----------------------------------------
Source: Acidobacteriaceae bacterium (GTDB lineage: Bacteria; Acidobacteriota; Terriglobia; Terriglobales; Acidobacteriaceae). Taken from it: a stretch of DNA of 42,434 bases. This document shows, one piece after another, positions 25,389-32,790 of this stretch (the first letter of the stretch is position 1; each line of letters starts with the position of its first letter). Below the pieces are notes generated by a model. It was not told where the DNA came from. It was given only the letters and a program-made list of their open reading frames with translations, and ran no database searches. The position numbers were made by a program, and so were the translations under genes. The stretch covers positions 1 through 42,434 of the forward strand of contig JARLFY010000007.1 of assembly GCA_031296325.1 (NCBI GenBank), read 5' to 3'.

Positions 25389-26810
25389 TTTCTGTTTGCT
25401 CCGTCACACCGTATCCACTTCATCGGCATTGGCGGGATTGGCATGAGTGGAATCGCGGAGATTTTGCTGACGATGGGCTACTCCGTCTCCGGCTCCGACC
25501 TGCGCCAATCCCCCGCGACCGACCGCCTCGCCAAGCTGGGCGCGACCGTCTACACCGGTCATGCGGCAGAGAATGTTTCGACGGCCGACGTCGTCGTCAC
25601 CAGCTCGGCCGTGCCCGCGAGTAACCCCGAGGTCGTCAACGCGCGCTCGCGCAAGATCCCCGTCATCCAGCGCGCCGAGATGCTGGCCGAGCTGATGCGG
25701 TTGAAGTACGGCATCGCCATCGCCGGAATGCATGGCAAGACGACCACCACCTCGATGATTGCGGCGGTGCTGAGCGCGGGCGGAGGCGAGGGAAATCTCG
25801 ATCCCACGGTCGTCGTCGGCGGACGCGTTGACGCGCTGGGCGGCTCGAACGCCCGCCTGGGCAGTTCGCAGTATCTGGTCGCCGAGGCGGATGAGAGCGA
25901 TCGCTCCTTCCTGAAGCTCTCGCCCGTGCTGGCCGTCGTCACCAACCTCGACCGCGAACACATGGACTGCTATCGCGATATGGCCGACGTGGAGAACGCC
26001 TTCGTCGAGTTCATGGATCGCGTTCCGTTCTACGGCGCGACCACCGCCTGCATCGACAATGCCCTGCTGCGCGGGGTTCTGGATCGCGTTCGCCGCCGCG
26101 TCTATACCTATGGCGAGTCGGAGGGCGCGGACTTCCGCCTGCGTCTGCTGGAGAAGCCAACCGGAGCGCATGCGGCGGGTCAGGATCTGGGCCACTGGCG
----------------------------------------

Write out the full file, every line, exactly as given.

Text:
Source: Acidobacteriaceae bacterium (GTDB lineage: Bacteria; Acidobacteriota; Terriglobia; Terriglobales; Acidobacteriaceae). Taken from it: a stretch of DNA of 42,434 bases. This document shows, one piece after another, positions 25,389-32,790 of this stretch (the first letter of the stretch is position 1; each line of letters starts with the position of its first letter). Below the pieces are notes generated by a model. It was not told where the DNA came from. It was given only the letters and a program-made list of their open reading frames with translations, and ran no database searches. The position numbers were made by a program, and so were the translations under genes. The stretch covers positions 1 through 42,434 of the forward strand of contig JARLFY010000007.1 of assembly GCA_031296325.1 (NCBI GenBank), read 5' to 3'.

Positions 25389-26810
25389 TTTCTGTTTGCT
25401 CCGTCACACCGTATCCACTTCATCGGCATTGGCGGGATTGGCATGAGTGGAATCGCGGAGATTTTGCTGACGATGGGCTACTCCGTCTCCGGCTCCGACC
25501 TGCGCCAATCCCCCGCGACCGACCGCCTCGCCAAGCTGGGCGCGACCGTCTACACCGGTCATGCGGCAGAGAATGTTTCGACGGCCGACGTCGTCGTCAC
25601 CAGCTCGGCCGTGCCCGCGAGTAACCCCGAGGTCGTCAACGCGCGCTCGCGCAAGATCCCCGTCATCCAGCGCGCCGAGATGCTGGCCGAGCTGATGCGG
25701 TTGAAGTACGGCATCGCCATCGCCGGAATGCATGGCAAGACGACCACCACCTCGATGATTGCGGCGGTGCTGAGCGCGGGCGGAGGCGAGGGAAATCTCG
25801 ATCCCACGGTCGTCGTCGGCGGACGCGTTGACGCGCTGGGCGGCTCGAACGCCCGCCTGGGCAGTTCGCAGTATCTGGTCGCCGAGGCGGATGAGAGCGA
25901 TCGCTCCTTCCTGAAGCTCTCGCCCGTGCTGGCCGTCGTCACCAACCTCGACCGCGAACACATGGACTGCTATCGCGATATGGCCGACGTGGAGAACGCC
26001 TTCGTCGAGTTCATGGATCGCGTTCCGTTCTACGGCGCGACCACCGCCTGCATCGACAATGCCCTGCTGCGCGGGGTTCTGGATCGCGTTCGCCGCCGCG
26101 TCTATACCTATGGCGAGTCGGAGGGCGCGGACTTCCGCCTGCGTCTGCTGGAGAAGCCAACCGGAGCGCATGCGGCGGGTCAGGATCTGGGCCACTGGCG